CEDAR FALLS, Iowa --- Simply climbing 10 or 20 feet puts one in pretty rare company.
The world of ice climbing is a pretty specialized arena, particularly those who seek to climb steep faces for the technical challenge and fun, rather than simply as a way to get from point A to point B in mountain climbing.
But strapping into a harness and attempting to scale a frozen silo is truly unique. A farm northwest of Cedar Falls is certainly the largest in the Midwest, if not the only one available to the public.
On Saturday, several area conservation boards combined to encourage people to give ice climbing a try. They attracted a few new climbers to the sport and mixed with old hands, familiar with the sport from the 14 years Don Briggs has helped ice down silos in the area.
Leah Takes, 10, of Cedar Falls, gave ice climbing a try for the first time Saturday at Rusty Leymaster's farm. She was joined by her father, Dave, and 13-year-old sister, Kyra. They're a family that likes to stay active outdoors through the winter, but trying to climb an iced-down silo was a first for them.
"Even though they say you should use your legs, it's hard," Leah said after her first attempt. She made it about 20 or 25 feet up the silo, just far enough where it starts to get a little scary.
She tried it again later and began to master the technique of kicking her crampon-studded boot into the ice to gain a foothold. It proved a difficult challenge, but certainly more rewarding than what many of her peers would have been doing at the same time, perhaps watching tv on their couch.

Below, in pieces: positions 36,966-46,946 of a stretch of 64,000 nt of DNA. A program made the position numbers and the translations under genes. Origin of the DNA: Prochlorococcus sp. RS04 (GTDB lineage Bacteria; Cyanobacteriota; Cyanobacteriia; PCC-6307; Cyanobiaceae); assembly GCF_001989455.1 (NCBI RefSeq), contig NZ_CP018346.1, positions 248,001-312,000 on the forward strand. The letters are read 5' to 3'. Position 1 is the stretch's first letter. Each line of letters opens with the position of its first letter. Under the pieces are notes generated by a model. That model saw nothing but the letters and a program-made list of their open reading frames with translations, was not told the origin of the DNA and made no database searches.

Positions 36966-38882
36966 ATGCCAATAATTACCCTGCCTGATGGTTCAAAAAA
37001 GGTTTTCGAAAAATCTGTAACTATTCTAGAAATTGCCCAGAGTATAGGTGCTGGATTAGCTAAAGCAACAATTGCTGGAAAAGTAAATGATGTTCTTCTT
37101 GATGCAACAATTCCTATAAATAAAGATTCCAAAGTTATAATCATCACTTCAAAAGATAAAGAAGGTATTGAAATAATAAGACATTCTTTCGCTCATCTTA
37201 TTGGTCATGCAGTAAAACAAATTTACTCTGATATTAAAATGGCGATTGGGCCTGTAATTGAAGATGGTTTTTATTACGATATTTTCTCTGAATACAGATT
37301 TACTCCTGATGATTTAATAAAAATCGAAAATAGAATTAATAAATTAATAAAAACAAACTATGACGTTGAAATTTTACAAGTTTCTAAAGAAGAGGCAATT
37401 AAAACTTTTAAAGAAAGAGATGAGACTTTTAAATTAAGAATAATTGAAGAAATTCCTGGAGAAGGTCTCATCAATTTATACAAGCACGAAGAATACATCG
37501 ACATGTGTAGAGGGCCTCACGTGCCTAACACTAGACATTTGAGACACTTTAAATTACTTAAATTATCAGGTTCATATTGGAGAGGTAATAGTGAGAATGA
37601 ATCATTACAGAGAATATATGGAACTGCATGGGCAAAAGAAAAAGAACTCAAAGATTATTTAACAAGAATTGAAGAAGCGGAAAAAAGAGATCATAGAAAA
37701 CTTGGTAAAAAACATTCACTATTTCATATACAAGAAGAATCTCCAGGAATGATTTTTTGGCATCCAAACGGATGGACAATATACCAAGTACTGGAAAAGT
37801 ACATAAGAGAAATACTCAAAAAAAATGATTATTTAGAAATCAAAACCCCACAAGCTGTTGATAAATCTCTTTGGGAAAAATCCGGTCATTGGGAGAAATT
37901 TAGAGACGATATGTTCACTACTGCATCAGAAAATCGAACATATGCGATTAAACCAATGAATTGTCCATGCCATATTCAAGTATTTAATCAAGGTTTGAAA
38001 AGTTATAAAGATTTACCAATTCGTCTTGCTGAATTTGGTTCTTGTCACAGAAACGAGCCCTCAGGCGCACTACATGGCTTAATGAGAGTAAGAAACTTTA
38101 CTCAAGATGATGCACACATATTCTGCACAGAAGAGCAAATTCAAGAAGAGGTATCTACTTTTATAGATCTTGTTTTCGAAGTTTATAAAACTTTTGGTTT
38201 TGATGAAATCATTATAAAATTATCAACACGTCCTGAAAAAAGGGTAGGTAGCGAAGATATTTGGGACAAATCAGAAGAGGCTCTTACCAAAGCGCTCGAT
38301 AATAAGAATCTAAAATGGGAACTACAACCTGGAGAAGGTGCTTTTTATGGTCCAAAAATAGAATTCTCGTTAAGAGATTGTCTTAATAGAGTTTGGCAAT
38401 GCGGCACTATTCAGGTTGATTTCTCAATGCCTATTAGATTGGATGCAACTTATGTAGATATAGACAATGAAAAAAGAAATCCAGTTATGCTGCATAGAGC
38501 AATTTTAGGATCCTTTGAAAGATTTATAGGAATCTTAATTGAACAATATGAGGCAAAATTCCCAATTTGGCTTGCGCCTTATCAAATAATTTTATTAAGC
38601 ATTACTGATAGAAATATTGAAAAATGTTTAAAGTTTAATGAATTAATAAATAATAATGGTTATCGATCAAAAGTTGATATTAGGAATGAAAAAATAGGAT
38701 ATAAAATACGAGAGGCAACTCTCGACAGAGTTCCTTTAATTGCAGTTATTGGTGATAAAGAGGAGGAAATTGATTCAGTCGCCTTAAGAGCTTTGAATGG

"When you're in the house you get bored really easy," Takes said.
Another 10-year-old, John Anderson, of Des Moines, is already an accomplished climber. He started when he was 5, thanks to his parents both being climbing enthusiasts.
Anderson has his own helmet covered with stickers, including at least one from the famed Ouray Ice Park in Colorado. He also is thinking ahead, figuring he will have to peel all those stickers off if a mountaineering company like Black Diamond someday decides to sponsor him.
On Saturday he already had scaled the 80-foot silo twice and was closing in on ringing the cowbell at the top a third time when a crampon came off one of his boots. He rappelled down the face disappointed that he wasn't able to finish the job.
For the young Anderson, getting the technique down has come naturally. He sees a world of possibilities in ice climbing.
"With ice climbing you can go out in the woods and climb a waterfall. You can find all kinds of things to ice climb," he said.
Bob Lee has worked with Briggs on ice silos since the outset. It's mostly volunteers and University of Northern Iowa students who help run the show, tending to belaying ropes to secure the climbers and giving tips to new climbers.
They've had groups come from all over the Midwest and beyond to climb in the Cedar Valley.
"It just keeps growing," Lee said.
In the first year, they had 15 to 20 people climb. Now they get more than 300 per season and had about 60 climbers out on Saturday.
UNI supplies the climbing gear for newcomers to use, while Leymaster turned an old hog nursery into a spartan, but comfortable lounge for climber to warm up inside. A fee is charged for climbers and season passes are available. More information about silo ice climbing is available by sending an email to email@example.com.